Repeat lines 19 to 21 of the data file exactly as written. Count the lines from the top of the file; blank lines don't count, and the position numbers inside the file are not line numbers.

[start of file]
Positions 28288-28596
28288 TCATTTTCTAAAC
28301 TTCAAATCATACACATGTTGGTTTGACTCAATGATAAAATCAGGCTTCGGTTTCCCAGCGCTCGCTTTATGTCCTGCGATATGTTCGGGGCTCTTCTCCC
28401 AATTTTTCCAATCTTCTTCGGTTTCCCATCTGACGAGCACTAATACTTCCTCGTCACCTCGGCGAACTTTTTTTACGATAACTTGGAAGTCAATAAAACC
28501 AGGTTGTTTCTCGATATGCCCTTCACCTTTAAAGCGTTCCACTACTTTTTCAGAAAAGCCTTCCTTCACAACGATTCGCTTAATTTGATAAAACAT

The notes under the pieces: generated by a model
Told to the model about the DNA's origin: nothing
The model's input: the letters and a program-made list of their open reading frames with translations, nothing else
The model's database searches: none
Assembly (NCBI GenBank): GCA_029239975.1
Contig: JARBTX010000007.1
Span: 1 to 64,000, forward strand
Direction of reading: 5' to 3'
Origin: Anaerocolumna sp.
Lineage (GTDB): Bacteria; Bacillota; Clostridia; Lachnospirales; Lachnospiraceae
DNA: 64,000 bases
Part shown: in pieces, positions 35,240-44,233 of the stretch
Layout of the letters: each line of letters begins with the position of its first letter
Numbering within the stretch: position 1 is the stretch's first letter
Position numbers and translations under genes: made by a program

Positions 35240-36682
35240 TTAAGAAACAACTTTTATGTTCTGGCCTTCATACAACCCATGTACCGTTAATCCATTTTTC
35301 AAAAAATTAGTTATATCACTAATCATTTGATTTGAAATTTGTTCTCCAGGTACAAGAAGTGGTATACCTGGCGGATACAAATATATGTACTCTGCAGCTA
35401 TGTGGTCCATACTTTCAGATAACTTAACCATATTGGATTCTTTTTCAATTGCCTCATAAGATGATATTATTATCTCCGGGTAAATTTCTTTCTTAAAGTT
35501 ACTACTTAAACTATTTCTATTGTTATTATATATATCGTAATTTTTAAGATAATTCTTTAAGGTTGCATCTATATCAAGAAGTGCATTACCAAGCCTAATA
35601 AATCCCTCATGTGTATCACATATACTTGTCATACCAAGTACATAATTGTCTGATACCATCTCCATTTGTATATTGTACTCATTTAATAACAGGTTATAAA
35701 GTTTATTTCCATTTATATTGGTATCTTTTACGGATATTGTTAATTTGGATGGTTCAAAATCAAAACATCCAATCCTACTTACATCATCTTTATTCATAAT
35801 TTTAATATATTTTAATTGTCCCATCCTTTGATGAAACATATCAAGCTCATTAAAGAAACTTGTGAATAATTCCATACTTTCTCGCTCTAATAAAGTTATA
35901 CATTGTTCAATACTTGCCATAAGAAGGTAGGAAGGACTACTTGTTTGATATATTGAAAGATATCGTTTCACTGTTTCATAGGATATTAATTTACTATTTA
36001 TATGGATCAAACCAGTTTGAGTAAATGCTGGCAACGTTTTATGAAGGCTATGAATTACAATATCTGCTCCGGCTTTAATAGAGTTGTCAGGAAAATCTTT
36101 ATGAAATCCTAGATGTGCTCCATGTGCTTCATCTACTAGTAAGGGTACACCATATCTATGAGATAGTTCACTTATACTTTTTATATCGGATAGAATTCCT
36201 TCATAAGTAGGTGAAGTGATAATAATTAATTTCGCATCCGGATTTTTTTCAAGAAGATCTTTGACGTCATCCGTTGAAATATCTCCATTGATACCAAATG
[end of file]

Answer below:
Numbering within the stretch: position 1 is the stretch's first letter
Position numbers and translations under genes: made by a program

Positions 35240-36682